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Santenay, lying at the southern extremity of the Côte De Beaune, is home to both the nymph of water and the god of wine: it is both a spa and a winegrowing centre. The wines of Santenay and of neighbouring Remigny present discernible differences according to which part of the appellation they hail from. The houses of Santenay and its associated hamlets form a scattering of small groups, and sumptuous panoramic views are to be had from the hilltops. Human occupation here goes back to pre-history. The Sorine windmill also represents an important part of the history of this commune.

Greyish limestones occupy the high ground of Santenay up to a height of 500 metres. Lower down the slope, starting at the 300-metre line, are oolitic limestones, white oolite, marls, kidney-shaped limestones, and lower oolite on a layer of marl. The location of Santenay's vineyards is ideal, with exposures between east and south.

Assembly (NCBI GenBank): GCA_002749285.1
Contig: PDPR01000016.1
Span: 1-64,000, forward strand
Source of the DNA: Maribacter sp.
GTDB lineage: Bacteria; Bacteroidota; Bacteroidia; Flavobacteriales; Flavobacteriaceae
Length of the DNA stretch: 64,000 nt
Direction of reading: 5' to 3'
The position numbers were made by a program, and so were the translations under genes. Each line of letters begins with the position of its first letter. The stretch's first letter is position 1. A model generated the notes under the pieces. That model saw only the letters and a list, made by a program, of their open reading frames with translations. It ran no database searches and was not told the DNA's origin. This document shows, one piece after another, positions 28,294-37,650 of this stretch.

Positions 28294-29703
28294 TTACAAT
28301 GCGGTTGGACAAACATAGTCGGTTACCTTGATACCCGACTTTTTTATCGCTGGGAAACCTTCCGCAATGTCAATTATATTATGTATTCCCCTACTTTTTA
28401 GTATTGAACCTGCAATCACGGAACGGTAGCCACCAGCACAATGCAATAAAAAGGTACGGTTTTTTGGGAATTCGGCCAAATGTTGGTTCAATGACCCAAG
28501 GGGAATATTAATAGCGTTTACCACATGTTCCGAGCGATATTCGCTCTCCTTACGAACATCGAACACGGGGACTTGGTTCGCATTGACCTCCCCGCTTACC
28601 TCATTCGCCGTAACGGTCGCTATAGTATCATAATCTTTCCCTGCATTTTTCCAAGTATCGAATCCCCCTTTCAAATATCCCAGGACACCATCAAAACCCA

Santenay produces mainly red wine from Pinot Noir. Its colour is a dark but brilliant black cherry. The bouquet evokes rose-petals, peony, violet, red fruits and a hint of liquorice. In the mouth, the attack is deep and intense. Firm but discreet tannins make for a body that is supple, finely textured and well-built. It boasts aromas of bilberry underneath, along with a long finish. The white wine (Chardonnay) is clear and brilliant, mineral and floral, fresh and vigorous. Its aromatic expression features notes of bracken and hazelnut.

Its supple and intense attack, and its aromatic register with its distinguished finish mean that red Santenay should be matched with slow-cooked dishes like braised veal or beef, to which its tannins will lend structure without being aggressive. Glazed or caramelised poultry in the Asian style would also give it a warm welcome for its meaty texture, as would home-made hamburgers. From the cheese-board: Brie de Meaux, Pont-l’Evêque, Cîteaux, Reblochon or Bleu de Bresse. White Santenay's lightness, vivacity and edge would be a good choice for fluid and creamy dishes like fish couscous, or pasta or risotto with mushrooms. Poultry in cream sauce would similarly hit the spot. It would harmonise well with cheeses like Comté, Beaufort, and goat cheeses.

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